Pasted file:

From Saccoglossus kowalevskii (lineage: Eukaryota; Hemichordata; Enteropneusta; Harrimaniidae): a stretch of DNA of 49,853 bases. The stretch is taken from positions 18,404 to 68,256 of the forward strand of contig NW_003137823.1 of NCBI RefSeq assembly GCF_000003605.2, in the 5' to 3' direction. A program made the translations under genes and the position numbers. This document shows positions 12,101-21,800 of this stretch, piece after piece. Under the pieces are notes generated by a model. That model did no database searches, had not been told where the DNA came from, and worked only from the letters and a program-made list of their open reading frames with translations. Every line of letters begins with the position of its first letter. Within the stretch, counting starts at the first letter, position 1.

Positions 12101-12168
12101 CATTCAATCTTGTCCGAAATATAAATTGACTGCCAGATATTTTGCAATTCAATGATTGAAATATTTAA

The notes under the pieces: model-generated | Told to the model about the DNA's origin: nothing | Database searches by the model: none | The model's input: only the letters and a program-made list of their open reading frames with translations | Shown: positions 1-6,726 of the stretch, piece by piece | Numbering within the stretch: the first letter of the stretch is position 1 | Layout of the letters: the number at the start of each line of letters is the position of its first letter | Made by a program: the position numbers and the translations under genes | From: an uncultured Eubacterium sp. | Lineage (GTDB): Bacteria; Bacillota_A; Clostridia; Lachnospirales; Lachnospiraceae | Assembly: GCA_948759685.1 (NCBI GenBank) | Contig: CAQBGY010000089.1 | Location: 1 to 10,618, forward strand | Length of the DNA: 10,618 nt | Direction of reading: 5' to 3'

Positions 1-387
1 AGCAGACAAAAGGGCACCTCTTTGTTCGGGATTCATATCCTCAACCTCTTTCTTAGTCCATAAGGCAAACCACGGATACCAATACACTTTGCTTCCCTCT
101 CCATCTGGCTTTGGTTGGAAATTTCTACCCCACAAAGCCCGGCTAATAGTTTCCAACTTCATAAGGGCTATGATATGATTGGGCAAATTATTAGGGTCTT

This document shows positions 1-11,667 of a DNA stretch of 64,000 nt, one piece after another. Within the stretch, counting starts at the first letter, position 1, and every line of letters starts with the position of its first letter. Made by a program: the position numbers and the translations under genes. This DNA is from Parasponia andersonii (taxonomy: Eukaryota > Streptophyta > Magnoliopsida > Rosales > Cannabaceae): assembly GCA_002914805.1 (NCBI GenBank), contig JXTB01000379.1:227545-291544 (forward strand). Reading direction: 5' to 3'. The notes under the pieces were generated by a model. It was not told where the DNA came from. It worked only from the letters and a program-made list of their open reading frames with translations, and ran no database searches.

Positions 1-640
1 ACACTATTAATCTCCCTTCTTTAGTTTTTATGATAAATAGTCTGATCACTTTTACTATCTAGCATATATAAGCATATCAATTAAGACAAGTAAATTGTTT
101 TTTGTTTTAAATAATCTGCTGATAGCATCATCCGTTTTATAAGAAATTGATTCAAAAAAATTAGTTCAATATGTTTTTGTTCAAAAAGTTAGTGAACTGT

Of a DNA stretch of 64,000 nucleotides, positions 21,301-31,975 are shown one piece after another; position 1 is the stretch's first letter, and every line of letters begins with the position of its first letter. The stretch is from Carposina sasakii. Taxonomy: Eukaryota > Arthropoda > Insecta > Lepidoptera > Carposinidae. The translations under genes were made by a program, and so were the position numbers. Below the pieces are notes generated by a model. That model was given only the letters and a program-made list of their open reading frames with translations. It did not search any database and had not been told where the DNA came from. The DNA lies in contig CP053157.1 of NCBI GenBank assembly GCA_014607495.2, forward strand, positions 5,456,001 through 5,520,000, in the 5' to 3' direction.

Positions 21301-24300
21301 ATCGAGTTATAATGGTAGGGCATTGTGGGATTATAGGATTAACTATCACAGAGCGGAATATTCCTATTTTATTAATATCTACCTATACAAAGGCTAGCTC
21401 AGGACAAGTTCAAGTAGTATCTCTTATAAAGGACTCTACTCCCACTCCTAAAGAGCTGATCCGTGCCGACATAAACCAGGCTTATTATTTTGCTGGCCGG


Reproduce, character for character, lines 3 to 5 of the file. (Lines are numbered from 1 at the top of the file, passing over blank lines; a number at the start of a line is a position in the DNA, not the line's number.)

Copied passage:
12101 CATTCAATCTTGTCCGAAATATAAATTGACTGCCAGATATTTTGCAATTCAATGATTGAAATATTTAA

The notes under the pieces: model-generated | Told to the model about the DNA's origin: nothing | Database searches by the model: none | The model's input: only the letters and a program-made list of their open reading frames with translations | Shown: positions 1-6,726 of the stretch, piece by piece | Numbering within the stretch: the first letter of the stretch is position 1 | Layout of the letters: the number at the start of each line of letters is the position of its first letter | Made by a program: the position numbers and the translations under genes | From: an uncultured Eubacterium sp. | Lineage (GTDB): Bacteria; Bacillota_A; Clostridia; Lachnospirales; Lachnospiraceae | Assembly: GCA_948759685.1 (NCBI GenBank) | Contig: CAQBGY010000089.1 | Location: 1 to 10,618, forward strand | Length of the DNA: 10,618 nt | Direction of reading: 5' to 3'

Positions 1-387